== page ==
Somewhere along the way we’ve forgotten the importance of that feeling. We’ve let it slip through our fingers as we chased geopolitical dominance, free trade, and the growth of our mom and pop shops into titans of the global marketplace. It was the first chance we had at those goals and we understandably shot for the moon. But now we’re left with a society where enough people feel that loss for 45,000 of them to pick up stakes, drive or fly to the middle of nowhere in Nevada, and throw a yearly orgy of giving, just to give themselves enough fuel to run on for the rest of the year or two before they have to come back for more.

A similar spirit is in evidence after a major disaster, as the San Francisco author Rebecca Solnit describes in great length in A Paradise Built in Hell: The Extraordinary Communities that Arise in Disaster. She argues persuasively that we can and should bring more of that spirit into the structure of our urban lives, and I think the same is true of Burning Man. Stories abound of the ways that people have channeled that spirit of giving in their own lives after attending, in small ways and large. One of the most notable is the group Burners Without Borders who organized to help out New Orleans after Hurricane Katrina and continue to provide aid around the world. But we can tap that spirit of participation and giving in many more than just the Burners if we get creative about how to provide opportunities for it in our cities at large. As Solnit notes repeatedly, the desire and ability to identify with a community and provide something for that group is resident in all of us. The temporary utopia that happens in disasters and at Burning Man is just a hint of what could be released.

I don’t have anywhere close to all of the answers, but a few somewhat-related examples come to mind. One is the description of the political culture in Portland that I found in Robert Putnam’s Better Together: a city where there are associations for every small neighborhood and every political concern, and where the machinery of the city government is designed to require listening to those voices. Both identity with place and participation in the process are strong. Another is the many murals of San Francisco’s Mission District, all of which are created by local artists and/or schoolchildren. They are rarely defaced in a neighborhood otherwise covered with graffiti scrawl. Another is Front Porch Forum, a Craigslist-style site where you see only what your neighbors put up, which has had tremendous success rebuilding social capital in the places where it has become available. And finally, the rapid growth of the Business Alliance for Local Living Economies is evidence that many entrepreneurs are seeing their small businesses as a way to tie together their communities rather than pull them apart. There are many ways to give people a sense of ownership over a place, connection with the people nearby, and the opportunity to contribute something meaningful. It’d be nice if we didn’t have to go to the desert to do it.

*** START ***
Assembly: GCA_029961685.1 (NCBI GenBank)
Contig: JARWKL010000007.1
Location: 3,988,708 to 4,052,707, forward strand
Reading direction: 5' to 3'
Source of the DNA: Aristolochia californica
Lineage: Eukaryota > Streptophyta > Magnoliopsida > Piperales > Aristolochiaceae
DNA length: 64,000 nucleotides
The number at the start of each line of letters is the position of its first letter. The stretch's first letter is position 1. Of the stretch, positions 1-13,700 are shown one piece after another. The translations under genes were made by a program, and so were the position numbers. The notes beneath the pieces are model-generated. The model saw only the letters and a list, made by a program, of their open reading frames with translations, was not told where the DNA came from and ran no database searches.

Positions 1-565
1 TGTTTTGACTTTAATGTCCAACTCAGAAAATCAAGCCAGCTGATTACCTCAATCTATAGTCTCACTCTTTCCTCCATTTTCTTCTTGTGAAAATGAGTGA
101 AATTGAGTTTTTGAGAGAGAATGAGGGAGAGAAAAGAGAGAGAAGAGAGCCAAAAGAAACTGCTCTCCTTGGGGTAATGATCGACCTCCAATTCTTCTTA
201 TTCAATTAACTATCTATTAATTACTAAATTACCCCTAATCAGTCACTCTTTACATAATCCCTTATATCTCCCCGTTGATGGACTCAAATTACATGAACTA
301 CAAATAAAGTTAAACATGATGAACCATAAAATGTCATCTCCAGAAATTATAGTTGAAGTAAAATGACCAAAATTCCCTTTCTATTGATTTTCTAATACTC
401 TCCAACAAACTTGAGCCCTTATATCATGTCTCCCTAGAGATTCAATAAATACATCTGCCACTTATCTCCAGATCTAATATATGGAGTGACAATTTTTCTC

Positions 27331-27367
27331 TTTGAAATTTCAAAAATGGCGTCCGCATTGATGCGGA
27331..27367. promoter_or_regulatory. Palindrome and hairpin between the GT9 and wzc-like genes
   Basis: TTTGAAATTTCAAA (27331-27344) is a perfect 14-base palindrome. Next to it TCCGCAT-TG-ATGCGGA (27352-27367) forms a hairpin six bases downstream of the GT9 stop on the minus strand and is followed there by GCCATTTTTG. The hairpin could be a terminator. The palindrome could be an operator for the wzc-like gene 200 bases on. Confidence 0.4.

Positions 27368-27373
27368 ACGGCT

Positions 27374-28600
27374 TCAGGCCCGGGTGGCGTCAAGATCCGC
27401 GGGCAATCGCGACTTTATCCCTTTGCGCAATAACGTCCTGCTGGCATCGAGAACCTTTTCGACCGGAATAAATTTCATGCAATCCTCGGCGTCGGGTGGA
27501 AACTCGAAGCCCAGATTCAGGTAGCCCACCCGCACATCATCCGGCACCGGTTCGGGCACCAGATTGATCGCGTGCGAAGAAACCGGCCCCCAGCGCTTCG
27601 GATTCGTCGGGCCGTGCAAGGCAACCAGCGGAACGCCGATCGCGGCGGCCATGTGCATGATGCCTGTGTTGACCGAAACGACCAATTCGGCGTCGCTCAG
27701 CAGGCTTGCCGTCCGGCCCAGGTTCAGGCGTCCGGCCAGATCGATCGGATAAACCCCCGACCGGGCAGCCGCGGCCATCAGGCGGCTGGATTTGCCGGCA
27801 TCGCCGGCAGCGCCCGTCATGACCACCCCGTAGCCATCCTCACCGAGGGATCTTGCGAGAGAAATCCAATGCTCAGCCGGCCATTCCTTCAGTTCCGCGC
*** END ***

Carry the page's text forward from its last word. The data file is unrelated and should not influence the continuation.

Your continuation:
Noah Flower researches innovative methods of achieving social change for foundations and nonprofits at the Monitor Institute, where he also edits the blog Working Wikily. He began attending Burning Man in 2003.

Credits: Images linked to its source.